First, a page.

The author believed that the implications and possibilities of the virtual class would involve the entire institution and that it should not be localised to any specific academic department or grouping. The author also realized that financial resources would most probably not be able to come from a school or departmental budget as the project commenced at the end of a financial year. Therefore the draft project proposal (Appendix 1) to implement the virtual class infrastructure at Wellington Polytechnic was presented to the President in 1995. At this meeting the author indicated a personal willingness to lead the implementation.
The President of Wellington Polytechnic at that time, Mr Bob Bubendorfer, accepted the draft project proposal and appointed the author shortly thereafter as project manager. Unbeknown to the author, the President had previously expressed a desire to move the Polytechnic in this direction (Finance Registrar, personal communication, 1996). The President became the sponsor of the project and took personal ownership of the project (Appendix 7:3), which became known as project HYDI (Appendix 3) since it was then aimed at the use of hypermedia in distance education.
Key individuals and groups identified by the author
included members of the Directorate and of the Senior Management Group (SMG)
consisting of the Directorate, Registrars, Heads of academic schools and some
administrative managers. The vision was communicated on
At the same time, a bottom-up approach was also followed whereby general sessions were held to which administrative (also called allied) staff, heads of academic departments and general staff were invited to attend (Appendices 7: 4 and 7: 5).
As the development of the Website progressed, two public sessions were held to which the directorate, the SMG and Heads of Departments were invited and which were well attended, to demonstrate progress, to obtain feedback and create a sense of ownership.
4.2.3 Implement the vision
This strategy had three supporting action plans:
220.127.116.11 Secure resources for the initial introduction of the virtual class and identify detailed resources and skills requirements for the next phase of implementing the virtual class infrastructure at Wellington Polytechnic.
18.104.22.168 Carefully select and manage the first steps in creating the technological architecture for the virtual class at Wellington Polytechnic.
22.214.171.124 Analyse how the organization responds to this new paradigm of the virtual class.
126.96.36.199 Secure resources for the initial
introduction of the virtual class and identify detailed resources and skills
requirements for the next phase of implementing the virtual class
The request for the required resources was presented to the President in the initial project proposal (Appendix 1). A project group to implement the vision, rather than a committee, was proposed. Staffing was described according to the four roles identified by Lobodzinski (1995), namely a producer (performing project management duties), content director (organising and ensuring the quality of the content), graphics/design artist (ensure quality presentations) and a software specialist (expertise in hypermedia and the related software, hardware and networks). The ICT specified included multi-media computers, good network links, development software like Hyper-G (Hyperwave, 1998), a type of UNIX (Lynux was available through the Computer Studies department and a multi-media authoring package (which was available via the Computer Studies and Graphic Design Departments).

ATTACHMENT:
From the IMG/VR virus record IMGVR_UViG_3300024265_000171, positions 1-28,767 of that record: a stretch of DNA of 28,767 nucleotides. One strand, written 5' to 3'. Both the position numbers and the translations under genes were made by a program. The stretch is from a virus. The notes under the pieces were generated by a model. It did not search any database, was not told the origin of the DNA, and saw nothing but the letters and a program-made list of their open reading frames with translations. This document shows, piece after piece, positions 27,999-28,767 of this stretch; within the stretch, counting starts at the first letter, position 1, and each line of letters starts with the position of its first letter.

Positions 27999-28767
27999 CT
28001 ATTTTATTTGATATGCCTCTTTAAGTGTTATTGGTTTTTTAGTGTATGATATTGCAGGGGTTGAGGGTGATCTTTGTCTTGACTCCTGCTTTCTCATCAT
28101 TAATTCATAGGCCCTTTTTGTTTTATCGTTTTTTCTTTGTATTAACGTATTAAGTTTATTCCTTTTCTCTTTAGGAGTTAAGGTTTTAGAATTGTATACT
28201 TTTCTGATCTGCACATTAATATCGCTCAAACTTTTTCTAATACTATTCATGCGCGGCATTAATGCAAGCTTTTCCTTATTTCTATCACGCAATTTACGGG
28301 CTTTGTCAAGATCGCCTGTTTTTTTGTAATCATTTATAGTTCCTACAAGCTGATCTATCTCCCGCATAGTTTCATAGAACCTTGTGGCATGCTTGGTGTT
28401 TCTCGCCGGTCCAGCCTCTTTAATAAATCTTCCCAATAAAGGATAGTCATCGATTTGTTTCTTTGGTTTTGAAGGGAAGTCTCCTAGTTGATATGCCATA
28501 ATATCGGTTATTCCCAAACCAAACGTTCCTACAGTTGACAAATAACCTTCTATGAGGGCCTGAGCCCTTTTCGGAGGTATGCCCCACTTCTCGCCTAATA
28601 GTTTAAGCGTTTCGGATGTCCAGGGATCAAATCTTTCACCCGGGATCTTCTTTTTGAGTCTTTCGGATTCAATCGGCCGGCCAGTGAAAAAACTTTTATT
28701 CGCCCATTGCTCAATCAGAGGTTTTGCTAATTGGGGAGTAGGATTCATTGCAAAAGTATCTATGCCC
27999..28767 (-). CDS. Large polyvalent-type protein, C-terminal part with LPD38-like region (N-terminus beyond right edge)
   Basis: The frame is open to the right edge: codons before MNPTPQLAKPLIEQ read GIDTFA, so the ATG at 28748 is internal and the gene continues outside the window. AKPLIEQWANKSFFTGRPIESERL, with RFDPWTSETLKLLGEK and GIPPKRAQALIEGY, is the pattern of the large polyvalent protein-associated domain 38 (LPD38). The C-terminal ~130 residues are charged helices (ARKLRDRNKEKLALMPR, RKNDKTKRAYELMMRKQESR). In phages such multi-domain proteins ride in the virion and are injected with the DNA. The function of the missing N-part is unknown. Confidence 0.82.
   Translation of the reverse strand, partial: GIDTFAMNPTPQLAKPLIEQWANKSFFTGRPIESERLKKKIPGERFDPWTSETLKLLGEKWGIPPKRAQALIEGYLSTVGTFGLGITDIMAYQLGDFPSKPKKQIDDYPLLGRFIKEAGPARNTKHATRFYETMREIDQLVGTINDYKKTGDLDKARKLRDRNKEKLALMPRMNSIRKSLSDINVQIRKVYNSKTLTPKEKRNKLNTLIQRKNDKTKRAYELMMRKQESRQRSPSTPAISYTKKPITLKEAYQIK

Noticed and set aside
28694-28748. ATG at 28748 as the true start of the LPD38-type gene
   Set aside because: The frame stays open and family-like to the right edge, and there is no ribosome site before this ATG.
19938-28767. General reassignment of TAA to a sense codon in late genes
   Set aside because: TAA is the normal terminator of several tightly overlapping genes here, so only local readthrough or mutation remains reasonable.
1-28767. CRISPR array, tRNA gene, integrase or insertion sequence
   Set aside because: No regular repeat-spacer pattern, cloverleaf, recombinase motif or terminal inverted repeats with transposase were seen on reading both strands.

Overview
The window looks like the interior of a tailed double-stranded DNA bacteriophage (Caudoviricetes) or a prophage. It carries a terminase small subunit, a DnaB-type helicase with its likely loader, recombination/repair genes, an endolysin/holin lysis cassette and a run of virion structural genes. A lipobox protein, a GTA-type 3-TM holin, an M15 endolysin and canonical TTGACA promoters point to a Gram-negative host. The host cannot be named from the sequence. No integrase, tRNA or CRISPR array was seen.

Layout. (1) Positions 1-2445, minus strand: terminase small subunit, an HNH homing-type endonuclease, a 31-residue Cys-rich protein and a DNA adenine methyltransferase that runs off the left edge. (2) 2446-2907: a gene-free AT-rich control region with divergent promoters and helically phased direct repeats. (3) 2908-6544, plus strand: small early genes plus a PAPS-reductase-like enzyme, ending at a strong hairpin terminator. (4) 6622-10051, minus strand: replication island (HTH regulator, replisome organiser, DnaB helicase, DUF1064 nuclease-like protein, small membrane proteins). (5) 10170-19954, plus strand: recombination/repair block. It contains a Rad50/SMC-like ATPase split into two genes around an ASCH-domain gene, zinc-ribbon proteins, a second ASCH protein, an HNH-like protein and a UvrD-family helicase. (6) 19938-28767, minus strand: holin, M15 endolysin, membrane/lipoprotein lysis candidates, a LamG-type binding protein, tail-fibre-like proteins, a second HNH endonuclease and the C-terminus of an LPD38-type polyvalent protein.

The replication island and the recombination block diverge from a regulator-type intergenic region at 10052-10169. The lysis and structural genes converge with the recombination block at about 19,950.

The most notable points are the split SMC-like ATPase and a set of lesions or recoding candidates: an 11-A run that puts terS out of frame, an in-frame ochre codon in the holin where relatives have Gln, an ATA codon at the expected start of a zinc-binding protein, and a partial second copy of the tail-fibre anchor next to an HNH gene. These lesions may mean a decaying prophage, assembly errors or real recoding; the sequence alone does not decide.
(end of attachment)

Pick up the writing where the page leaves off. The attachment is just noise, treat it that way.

Financial support was requested on an as-needed basis since the HYDI team needed to experiment and since networked education was a new paradigm at Wellington Polytechnic. The president made approximately NZ$40,0000 available from his development budget for the acquiring of software and hardware and for the project manager to attend two relevant conferences in order to rapidly learn more about educational hypermedia applications.
Obtaining time release from academic teaching duties was not possible at the stage when the project commenced. The author did request that the team members be formally appointed to the team, but the President did not agree to this and indicated that the pilot project should be executed with volunteers. At that stage the President also indicated that the author’s description or employment conditions could not be revised as requested in a memo (Appendix 3).
The HYDI team was informally formed from Wellington Polytechnic staff early in September 1995 by personal invitation from the author who trusted that success in the pilot project would lead to formal time allocation to the project. The team was based on the roles put forward by Lobodzinski (1995) and drawn from the Polytechnic staff who attended his Hypermedia Workshop in July 1995. The author identified a fifth role of “educational adviser” to ensure that educational considerations had a high priority in blending the technical, design and administrative considerations, and therefore a staff member from the Academic Staff Development Department (which was later renamed to the Educational Development Department) was also invited.